Aim: Although the urine culture is used as the reference standard to determine presence or absence of urinary tract infection, the culture is an expensive and time-consuming method. The objectives of the study were to compare dipstick urinalysis with microscopic urinalysis and to compare dipstick and microscopic urinalysis results with urine culture results, by calculating performance characteristics of these tests. Method: The 250 morning urine specimens were performed by using dipstick and microscopic urinalysis and cultured. Laboratory urinalysis included semi-automated dipstick reading by a Miditron-M Reflectance photometer and microscopic examination. Result: Thirty-five point six percent (89/250) of patients had urine cultures with 105 colonies/mL or greater. Sensitivity and specificity of microscopic urinalysis were 91% and 68%, whereas in dipstick urinalysis they were 80% and 60%, respectively. Negative predictive values were 84% for urine dipsticks and 93% for microscopic urinalysis. Positive predictive values were 52% and 61% for dipstick and microscopic urinalysis, respectively. Conclusion: The study has suggested that both urinalysis methods can be used for rapid diagnosis. Urine culture is an expensive test for routine use and should not be applied unless the result of the nitrite, leukocyte or bloods are positive in dipstick or leukocyte, erythrocyte or bacteria are positive in microscopic examination.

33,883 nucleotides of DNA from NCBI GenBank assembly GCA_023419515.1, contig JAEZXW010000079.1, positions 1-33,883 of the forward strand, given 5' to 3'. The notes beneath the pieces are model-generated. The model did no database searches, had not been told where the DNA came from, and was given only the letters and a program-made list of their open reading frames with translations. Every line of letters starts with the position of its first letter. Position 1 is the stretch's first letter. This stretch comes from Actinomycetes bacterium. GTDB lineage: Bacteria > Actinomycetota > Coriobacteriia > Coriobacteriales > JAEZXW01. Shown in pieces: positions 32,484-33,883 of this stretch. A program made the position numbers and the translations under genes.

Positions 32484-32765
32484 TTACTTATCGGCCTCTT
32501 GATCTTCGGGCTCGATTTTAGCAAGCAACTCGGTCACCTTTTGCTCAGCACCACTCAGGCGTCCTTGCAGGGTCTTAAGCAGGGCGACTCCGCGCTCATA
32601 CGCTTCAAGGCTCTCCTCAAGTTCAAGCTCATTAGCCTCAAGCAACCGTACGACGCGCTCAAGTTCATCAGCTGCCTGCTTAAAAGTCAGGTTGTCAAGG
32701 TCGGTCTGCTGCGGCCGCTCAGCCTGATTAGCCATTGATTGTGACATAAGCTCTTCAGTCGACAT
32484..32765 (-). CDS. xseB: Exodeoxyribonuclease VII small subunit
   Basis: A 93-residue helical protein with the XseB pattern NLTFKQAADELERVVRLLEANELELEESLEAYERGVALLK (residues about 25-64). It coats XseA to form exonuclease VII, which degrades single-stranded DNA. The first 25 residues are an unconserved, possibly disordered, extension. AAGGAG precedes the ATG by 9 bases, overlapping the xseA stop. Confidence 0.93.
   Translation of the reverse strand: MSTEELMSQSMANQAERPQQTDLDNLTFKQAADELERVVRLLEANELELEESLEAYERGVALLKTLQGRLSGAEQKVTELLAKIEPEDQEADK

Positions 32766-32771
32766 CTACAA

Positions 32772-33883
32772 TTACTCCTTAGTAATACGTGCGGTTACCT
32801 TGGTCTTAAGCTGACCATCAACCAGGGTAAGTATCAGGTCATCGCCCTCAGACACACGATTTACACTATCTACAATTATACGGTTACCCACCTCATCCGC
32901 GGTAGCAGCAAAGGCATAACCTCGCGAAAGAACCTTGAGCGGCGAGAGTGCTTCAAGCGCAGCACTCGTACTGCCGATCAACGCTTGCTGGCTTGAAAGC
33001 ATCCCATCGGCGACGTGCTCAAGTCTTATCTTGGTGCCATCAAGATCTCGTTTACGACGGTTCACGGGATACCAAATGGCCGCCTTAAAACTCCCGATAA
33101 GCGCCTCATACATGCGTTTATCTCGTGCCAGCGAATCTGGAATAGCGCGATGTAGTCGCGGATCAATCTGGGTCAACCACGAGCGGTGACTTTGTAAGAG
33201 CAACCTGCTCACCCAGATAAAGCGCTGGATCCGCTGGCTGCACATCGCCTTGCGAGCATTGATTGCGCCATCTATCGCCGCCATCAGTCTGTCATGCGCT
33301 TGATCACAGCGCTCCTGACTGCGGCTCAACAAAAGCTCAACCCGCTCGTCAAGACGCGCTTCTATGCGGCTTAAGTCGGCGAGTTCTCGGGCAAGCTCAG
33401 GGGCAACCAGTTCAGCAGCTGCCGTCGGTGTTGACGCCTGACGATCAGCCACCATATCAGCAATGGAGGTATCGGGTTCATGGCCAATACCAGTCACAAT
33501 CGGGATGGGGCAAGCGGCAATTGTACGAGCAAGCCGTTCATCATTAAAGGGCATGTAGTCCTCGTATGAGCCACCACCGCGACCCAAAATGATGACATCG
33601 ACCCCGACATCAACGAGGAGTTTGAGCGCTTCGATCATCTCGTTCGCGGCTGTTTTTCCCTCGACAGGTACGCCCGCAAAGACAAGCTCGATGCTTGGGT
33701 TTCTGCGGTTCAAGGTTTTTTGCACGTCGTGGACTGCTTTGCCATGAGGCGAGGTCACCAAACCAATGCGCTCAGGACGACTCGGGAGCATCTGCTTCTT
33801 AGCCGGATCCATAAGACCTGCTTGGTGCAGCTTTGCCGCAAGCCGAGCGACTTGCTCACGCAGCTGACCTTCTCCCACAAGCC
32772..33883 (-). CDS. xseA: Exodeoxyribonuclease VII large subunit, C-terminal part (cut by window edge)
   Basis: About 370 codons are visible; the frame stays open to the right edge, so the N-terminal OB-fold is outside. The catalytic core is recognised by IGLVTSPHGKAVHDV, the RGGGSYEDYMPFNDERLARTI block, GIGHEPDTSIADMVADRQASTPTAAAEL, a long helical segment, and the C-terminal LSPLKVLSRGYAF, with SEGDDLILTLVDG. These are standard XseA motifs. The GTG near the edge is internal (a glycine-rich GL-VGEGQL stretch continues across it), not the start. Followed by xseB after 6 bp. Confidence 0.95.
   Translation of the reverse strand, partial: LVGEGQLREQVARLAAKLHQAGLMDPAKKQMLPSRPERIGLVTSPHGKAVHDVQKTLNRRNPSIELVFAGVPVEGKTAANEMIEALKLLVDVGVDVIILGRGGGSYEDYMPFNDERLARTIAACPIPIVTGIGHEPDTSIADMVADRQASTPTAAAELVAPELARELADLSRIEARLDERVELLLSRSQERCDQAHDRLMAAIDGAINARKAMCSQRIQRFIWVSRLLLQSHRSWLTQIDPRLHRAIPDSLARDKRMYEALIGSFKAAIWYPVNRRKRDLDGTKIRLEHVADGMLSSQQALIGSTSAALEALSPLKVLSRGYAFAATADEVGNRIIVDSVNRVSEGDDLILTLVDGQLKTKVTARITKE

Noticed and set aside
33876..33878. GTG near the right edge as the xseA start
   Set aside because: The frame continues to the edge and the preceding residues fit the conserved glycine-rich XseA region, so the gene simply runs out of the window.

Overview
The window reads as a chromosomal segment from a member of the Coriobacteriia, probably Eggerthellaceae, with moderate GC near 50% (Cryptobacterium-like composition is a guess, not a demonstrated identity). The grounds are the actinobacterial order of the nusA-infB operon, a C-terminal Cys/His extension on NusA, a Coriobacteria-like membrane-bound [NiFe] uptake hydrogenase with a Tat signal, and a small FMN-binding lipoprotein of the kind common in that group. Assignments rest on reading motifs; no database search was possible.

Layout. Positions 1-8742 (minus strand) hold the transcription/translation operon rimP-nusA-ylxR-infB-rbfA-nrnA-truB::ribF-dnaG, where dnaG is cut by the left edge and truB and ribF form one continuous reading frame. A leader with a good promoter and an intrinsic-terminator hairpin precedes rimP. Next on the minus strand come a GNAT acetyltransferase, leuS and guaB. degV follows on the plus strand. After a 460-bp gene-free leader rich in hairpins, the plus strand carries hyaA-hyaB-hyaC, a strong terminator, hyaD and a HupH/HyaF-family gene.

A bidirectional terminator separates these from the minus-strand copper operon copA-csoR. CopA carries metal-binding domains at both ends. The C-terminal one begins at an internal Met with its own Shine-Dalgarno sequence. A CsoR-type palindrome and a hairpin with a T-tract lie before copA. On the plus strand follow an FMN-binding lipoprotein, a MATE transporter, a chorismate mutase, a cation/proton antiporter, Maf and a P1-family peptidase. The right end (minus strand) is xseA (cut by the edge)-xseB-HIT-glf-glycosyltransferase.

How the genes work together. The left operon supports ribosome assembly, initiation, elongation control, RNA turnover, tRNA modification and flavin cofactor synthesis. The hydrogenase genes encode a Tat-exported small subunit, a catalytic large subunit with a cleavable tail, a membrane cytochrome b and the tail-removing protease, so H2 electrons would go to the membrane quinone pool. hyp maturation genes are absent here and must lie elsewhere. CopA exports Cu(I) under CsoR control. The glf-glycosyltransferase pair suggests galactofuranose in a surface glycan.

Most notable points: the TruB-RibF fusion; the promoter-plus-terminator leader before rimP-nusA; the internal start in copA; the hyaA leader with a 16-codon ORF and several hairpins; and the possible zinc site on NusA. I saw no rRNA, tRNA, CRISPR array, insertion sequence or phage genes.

Memişoğulları, R., Yüksel, H., Yıldırım, H. A., & Yavuz, Ö. (2010). Performance Characteristics of Dipstick and Microscopic Urinalysis for Diagnosis of Urinary Tract Infection. European Journal of General Medicine, 7(2), 174–178. https://doi.org/10.29333/ejgm/82846